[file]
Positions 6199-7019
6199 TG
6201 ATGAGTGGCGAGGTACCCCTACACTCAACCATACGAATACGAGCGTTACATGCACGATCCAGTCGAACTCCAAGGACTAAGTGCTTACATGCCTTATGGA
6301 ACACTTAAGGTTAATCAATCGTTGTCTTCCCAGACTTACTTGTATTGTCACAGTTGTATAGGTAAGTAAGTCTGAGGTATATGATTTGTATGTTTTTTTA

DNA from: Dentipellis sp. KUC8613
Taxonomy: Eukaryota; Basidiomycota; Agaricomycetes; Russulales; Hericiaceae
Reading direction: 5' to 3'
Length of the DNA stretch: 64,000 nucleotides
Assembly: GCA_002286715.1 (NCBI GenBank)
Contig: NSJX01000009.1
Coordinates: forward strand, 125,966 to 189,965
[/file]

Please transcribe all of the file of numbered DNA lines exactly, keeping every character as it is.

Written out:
Positions 6199-7019
6199 TG
6201 ATGAGTGGCGAGGTACCCCTACACTCAACCATACGAATACGAGCGTTACATGCACGATCCAGTCGAACTCCAAGGACTAAGTGCTTACATGCCTTATGGA
6301 ACACTTAAGGTTAATCAATCGTTGTCTTCCCAGACTTACTTGTATTGTCACAGTTGTATAGGTAAGTAAGTCTGAGGTATATGATTTGTATGTTTTTTTA

DNA from: Dentipellis sp. KUC8613
Taxonomy: Eukaryota; Basidiomycota; Agaricomycetes; Russulales; Hericiaceae
Reading direction: 5' to 3'
Length of the DNA stretch: 64,000 nucleotides
Assembly: GCA_002286715.1 (NCBI GenBank)
Contig: NSJX01000009.1
Coordinates: forward strand, 125,966 to 189,965